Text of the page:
A new antibody-based biosensor could facilitate drug monitoring in resource-poor areas
We are all well aware that patients in developing countries urgently need access to medications for chronic illnesses. But a discussion we have far less frequently is what happens once those patients receive the treatments they need.
“Monitoring drug concentration in patient blood is an important aspect of medical treatment to improve the efficiency of the drugs and decrease the side effects,” says Lin Xue, a postdoctoral scholar at École Polytechnique Fédérale de Lausanne. But it’s easier said than done; most monitoring calls for expensive equipment and complex facilities that may not be available in resource-poor areas. Often, patients have to stay close to the lab or hospital, infringing on their quality of life – and that’s if they’re able to access monitoring at all. Xue and his colleagues recognized the need for affordable point-of-care detection of drug concentrations in blood and developed a biosensor molecule made up of three components (1):
- An antibody fragment that can bind the drug to be monitored,
- The light-producing enzyme luciferase, and
- A “tagging” molecule called SNAP-tag, which carries a fluorescent ligand that the antibody binds only when no drug is present.
In the absence of the drug, the antibody and SNAP-tag bind, causing a reaction called “bioluminescent resonance energy transfer” that produces a red light. But as drug concentrations increase, the antibody preferentially binds to the drug, displacing the fluorescent ligand and causing the emission of a blue light instead. The result? A simple, measurable visual that indicates the amount of drug present in a patient’s blood.
“The biosensors can be incorporated into paper-based point-of-care devices, which are cheap, portable, time-saving and easy to use. They could even be used by the non-experts, such as the patients themselves,” says Xue and emphasizes that the system works with any antibody: “We can theoretically design antibody-based sensors towards an unlimited number of synthetic drugs.” And the sensor’s performance was independent of the antibody used – meaning that there’s no costly, time-consuming optimization process needed to create a sensor for a new type of drug.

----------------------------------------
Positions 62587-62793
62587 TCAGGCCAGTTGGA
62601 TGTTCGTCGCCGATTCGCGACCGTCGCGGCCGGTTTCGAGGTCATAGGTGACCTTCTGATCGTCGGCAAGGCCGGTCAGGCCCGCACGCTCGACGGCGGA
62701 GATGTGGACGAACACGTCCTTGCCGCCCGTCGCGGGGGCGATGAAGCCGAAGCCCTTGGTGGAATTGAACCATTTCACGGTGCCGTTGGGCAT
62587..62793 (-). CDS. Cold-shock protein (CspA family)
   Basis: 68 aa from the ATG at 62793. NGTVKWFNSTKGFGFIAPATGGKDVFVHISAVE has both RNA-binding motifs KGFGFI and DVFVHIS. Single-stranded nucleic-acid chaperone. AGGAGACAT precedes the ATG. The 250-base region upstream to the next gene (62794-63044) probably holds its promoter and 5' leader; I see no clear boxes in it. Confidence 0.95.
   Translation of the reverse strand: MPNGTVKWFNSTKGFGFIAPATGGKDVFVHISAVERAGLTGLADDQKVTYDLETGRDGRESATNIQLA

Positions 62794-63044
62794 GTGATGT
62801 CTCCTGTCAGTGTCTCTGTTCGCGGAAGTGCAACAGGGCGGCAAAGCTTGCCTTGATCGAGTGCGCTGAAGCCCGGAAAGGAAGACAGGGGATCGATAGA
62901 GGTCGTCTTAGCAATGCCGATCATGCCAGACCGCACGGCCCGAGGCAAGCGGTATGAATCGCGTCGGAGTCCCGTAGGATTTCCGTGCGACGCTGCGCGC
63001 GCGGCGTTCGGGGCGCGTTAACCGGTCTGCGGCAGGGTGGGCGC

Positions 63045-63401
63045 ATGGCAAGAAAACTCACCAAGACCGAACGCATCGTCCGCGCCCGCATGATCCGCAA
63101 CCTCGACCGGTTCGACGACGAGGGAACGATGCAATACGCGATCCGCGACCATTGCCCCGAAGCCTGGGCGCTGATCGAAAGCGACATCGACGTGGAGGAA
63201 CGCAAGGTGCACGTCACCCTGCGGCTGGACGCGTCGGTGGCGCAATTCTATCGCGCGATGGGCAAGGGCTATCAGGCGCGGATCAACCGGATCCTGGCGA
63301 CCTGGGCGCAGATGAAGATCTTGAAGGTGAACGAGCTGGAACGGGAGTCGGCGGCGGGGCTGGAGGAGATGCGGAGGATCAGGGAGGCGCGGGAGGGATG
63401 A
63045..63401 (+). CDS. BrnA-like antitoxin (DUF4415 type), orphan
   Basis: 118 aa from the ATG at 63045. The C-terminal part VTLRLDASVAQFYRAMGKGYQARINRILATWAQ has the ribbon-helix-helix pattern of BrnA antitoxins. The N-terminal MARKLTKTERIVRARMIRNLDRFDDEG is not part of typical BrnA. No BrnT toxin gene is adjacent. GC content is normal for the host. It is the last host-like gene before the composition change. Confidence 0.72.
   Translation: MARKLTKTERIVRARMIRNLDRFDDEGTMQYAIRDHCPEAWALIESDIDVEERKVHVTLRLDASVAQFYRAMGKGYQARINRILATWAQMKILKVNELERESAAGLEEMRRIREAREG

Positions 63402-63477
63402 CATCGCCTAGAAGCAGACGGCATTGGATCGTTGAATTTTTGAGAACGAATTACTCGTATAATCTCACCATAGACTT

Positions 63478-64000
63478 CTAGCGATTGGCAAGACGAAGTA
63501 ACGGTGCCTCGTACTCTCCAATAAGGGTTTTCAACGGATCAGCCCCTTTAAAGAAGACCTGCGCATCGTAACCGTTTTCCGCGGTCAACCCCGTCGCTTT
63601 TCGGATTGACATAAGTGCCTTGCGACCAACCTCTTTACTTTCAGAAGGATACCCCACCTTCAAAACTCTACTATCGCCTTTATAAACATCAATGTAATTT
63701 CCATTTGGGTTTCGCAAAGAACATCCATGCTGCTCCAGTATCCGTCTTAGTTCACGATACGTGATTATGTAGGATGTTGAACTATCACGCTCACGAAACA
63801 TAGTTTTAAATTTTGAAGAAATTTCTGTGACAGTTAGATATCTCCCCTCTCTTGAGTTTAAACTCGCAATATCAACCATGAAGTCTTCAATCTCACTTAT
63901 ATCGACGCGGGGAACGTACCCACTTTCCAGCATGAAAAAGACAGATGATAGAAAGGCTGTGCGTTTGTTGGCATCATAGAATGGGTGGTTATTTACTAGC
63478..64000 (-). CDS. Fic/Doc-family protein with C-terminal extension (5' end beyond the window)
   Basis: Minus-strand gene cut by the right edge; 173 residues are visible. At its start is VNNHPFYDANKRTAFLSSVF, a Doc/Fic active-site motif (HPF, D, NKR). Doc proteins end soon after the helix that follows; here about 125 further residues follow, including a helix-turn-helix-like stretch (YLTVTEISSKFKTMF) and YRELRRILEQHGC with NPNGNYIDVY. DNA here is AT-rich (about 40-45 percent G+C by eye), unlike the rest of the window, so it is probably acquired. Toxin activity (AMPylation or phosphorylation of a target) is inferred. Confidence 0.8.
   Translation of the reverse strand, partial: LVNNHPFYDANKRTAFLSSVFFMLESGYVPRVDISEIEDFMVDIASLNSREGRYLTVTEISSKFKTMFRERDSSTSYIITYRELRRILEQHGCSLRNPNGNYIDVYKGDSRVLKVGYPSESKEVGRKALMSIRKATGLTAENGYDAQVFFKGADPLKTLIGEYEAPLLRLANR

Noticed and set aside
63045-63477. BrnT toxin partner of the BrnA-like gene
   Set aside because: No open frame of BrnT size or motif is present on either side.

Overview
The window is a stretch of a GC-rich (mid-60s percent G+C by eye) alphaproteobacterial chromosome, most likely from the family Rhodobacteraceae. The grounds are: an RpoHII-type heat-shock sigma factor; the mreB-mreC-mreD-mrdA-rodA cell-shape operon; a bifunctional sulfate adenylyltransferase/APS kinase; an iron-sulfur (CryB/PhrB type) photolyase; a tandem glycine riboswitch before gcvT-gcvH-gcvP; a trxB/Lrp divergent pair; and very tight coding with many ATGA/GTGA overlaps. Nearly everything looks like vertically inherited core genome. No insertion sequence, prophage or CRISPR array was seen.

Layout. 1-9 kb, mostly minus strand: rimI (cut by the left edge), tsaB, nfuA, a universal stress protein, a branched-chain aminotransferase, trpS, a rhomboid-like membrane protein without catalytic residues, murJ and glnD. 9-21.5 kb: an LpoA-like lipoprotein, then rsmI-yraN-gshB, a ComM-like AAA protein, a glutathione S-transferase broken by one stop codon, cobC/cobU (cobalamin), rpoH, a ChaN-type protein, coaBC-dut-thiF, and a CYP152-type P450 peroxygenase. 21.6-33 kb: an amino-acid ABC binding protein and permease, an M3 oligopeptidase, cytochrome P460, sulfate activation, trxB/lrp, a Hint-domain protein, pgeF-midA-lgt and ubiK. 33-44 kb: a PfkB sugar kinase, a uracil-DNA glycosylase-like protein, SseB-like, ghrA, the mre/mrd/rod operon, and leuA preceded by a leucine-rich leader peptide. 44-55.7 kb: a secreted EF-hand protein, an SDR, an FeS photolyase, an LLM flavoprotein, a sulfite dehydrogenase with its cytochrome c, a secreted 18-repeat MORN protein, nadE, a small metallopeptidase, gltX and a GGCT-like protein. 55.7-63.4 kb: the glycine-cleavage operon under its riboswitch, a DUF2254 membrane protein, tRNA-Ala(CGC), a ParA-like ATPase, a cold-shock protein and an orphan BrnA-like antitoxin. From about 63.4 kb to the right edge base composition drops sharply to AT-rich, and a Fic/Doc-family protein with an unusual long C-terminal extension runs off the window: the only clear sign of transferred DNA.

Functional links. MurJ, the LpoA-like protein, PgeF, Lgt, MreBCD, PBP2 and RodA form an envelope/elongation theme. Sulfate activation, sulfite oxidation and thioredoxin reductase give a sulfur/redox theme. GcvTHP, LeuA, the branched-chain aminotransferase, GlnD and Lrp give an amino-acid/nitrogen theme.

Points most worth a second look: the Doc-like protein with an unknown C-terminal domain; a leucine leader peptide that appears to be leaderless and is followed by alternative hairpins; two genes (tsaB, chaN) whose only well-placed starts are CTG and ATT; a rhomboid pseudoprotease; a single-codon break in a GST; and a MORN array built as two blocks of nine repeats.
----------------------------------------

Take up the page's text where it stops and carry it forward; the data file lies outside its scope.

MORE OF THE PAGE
What would such a sensor look like in the clinic? Ideally, as simple as modern blood glucose meters, allowing patients to take a fingerprick sample and use a handheld reader, perhaps in conjunction with a smartphone. In fact, Xue’s colleagues have already developed working prototypes of test strips and a reader, so the researchers are optimistic that their device should be available in the next few years. Ultimately, they’d also like to expand it; after all, says Xue, the need for monitoring doesn’t stop at drug levels – he anticipates tests for pathogens, hormones, vitamins, and even biomarkers.
- L Xue et al., “Bioluminescent antibodies for point-of-care diagnostics”, Angew Chem Int Ed Engl, 56, 7112–7116 (2017). PMID: 28510347.
While obtaining degrees in biology from the University of Alberta and biochemistry from Penn State College of Medicine, I worked as a freelance science and medical writer. I was able to hone my skills in research, presentation and scientific writing by assembling grants and journal articles, speaking at international conferences, and consulting on topics ranging from medical education to comic book science. As much as I’ve enjoyed designing new bacteria and plausible superheroes, though, I’m more pleased than ever to be at Texere, using my writing and editing skills to create great content for a professional audience.